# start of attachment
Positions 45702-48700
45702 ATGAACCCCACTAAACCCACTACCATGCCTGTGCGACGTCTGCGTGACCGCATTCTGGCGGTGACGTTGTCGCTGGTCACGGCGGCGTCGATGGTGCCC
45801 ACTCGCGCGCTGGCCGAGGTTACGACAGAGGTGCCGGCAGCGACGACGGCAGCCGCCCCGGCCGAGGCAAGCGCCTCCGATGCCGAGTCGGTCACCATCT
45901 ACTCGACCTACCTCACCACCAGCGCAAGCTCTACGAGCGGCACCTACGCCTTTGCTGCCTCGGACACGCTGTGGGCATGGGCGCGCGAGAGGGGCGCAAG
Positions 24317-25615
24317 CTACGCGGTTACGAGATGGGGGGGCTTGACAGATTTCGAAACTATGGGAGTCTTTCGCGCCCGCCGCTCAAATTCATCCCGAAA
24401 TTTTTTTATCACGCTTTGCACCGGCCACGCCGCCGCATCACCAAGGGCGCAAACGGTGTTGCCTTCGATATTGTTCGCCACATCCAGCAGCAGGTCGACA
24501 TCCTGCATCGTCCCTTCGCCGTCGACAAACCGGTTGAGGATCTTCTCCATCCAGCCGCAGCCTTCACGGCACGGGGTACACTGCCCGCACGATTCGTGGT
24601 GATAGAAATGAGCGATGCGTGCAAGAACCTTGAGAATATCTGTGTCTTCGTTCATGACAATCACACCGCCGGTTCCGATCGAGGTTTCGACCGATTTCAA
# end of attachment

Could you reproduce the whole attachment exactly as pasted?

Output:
Positions 45702-48700
45702 ATGAACCCCACTAAACCCACTACCATGCCTGTGCGACGTCTGCGTGACCGCATTCTGGCGGTGACGTTGTCGCTGGTCACGGCGGCGTCGATGGTGCCC
45801 ACTCGCGCGCTGGCCGAGGTTACGACAGAGGTGCCGGCAGCGACGACGGCAGCCGCCCCGGCCGAGGCAAGCGCCTCCGATGCCGAGTCGGTCACCATCT
45901 ACTCGACCTACCTCACCACCAGCGCAAGCTCTACGAGCGGCACCTACGCCTTTGCTGCCTCGGACACGCTGTGGGCATGGGCGCGCGAGAGGGGCGCAAG
Positions 24317-25615
24317 CTACGCGGTTACGAGATGGGGGGGCTTGACAGATTTCGAAACTATGGGAGTCTTTCGCGCCCGCCGCTCAAATTCATCCCGAAA
24401 TTTTTTTATCACGCTTTGCACCGGCCACGCCGCCGCATCACCAAGGGCGCAAACGGTGTTGCCTTCGATATTGTTCGCCACATCCAGCAGCAGGTCGACA
24501 TCCTGCATCGTCCCTTCGCCGTCGACAAACCGGTTGAGGATCTTCTCCATCCAGCCGCAGCCTTCACGGCACGGGGTACACTGCCCGCACGATTCGTGGT
24601 GATAGAAATGAGCGATGCGTGCAAGAACCTTGAGAATATCTGTGTCTTCGTTCATGACAATCACACCGCCGGTTCCGATCGAGGTTTCGACCGATTTCAA